Note: The group has once again become accessible after several days, as pointed out in the comments. El Ghazzali created a new profile for himself, and was able to do so without incident. Facebook did not respond to any requests for explanation.
Over the past few years, Facebook has come under scrutiny a number of times for its seeming hypocrisy on what types of groups it deems inappropriate. Although the site's terms of service (TOS) ban everything from nudity, to speech deemed hateful, to using a pseudonym to open an account, they are selectively enforced. In mid-2009 Facebook officials stated that they would not delete Holocaust denial groups outright despite pressure from Jewish groups, but only a few months earlier deleted accounts of users who posted photographs of themselves breastfeeding their babies. There are numerous other examples.
The TOS appear only to be enforced when enough users report a group as inappropriate, and once a group is removed, its creators often find it impossible to get it back. Users whose personal accounts are removed sometimes create a new account, only to find it deleted again soon afterward.
Moroccan activist Kacem El Ghazzali was recently subjected to Facebook's TOS when a group he had created, entitled “Jeunes pour la séparation entre Religion et Enseignement” (youth for the separation between religion and education), was promptly removed. El Ghazzali emailed Facebook, but received no response. Two days later, his personal account had been deleted from Facebook as well (the movement also has a blog, hosted on Blogger). He says that while the group was live, he received emails from Muslims who opposed the group, as well as other groups he had created.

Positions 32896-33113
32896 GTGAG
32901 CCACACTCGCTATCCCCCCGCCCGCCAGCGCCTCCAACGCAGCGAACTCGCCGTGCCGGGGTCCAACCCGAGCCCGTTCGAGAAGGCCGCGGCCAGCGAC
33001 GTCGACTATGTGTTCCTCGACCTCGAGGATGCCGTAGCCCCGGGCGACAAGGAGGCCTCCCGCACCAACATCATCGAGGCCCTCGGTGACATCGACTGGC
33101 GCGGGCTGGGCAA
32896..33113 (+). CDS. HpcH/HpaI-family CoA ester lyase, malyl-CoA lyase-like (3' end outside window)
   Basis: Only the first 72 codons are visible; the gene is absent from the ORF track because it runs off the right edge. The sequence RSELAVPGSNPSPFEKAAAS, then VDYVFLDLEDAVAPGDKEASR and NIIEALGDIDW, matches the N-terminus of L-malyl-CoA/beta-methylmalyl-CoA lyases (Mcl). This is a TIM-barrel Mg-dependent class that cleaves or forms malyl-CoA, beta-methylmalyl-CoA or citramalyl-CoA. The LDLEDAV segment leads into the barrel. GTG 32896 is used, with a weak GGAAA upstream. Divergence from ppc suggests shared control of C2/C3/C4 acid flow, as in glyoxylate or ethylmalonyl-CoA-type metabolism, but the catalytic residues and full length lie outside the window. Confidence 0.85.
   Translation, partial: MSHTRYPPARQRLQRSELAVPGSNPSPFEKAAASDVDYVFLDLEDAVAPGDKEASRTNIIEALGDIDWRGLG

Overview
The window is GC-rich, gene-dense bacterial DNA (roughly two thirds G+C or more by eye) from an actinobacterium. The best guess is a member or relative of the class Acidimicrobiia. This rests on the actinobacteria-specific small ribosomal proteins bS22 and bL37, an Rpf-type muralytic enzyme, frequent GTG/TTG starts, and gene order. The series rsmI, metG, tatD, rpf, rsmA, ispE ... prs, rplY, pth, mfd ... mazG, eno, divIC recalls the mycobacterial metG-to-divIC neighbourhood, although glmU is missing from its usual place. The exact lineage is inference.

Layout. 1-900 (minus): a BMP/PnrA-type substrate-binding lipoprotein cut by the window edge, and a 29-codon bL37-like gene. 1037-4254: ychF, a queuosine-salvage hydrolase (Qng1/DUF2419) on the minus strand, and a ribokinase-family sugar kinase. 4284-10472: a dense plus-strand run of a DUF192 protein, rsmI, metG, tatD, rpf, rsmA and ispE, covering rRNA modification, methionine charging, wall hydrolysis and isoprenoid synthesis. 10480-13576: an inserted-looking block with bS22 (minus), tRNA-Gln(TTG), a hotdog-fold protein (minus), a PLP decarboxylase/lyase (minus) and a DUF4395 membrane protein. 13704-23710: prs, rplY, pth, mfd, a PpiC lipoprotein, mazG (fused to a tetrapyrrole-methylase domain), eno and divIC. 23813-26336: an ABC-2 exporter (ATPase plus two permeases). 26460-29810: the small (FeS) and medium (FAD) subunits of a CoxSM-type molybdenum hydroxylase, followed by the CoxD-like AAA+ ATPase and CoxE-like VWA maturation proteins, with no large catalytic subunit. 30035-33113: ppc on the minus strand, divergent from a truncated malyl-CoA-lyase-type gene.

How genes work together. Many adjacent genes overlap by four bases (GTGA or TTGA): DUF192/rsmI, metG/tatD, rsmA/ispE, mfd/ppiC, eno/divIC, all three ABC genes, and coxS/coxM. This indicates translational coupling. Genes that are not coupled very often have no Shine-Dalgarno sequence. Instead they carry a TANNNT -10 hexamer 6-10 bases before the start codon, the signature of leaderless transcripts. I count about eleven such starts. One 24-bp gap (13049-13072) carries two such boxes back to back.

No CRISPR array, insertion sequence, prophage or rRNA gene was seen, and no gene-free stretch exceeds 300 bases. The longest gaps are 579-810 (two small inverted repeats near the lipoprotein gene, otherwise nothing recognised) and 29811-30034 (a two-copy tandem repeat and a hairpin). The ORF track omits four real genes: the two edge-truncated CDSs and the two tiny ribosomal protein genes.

El Ghazzali won't speculate as to why Facebook removed his group, but it should come as no surprise. Two years ago, when a young Moroccan engineer named Fouad Mourtada was arrested for creating a fake profile of Moroccan Prince Moulay Rachid, many speculated that Facebook had turned his information over to the government (Facebook neither confirmed nor denied the accusation).
El Ghazzali's group, and his account, both appear to have been well within both U.S. law and Facebook's TOS. Why then, did Facebook delete them? Was it under pressure from another country's government, or did enough people simply report the group that Facebook automatically removed it? In any case, why doesn't Facebook offer recourse for its users to report accounts and groups removed in error, as other sites such as YouTube and Blogger do?
Since his account and groups do not appear to be in violation of Facebook's TOS, it seems that Facebook is now policing speech, possibly at the behest of a foreign government.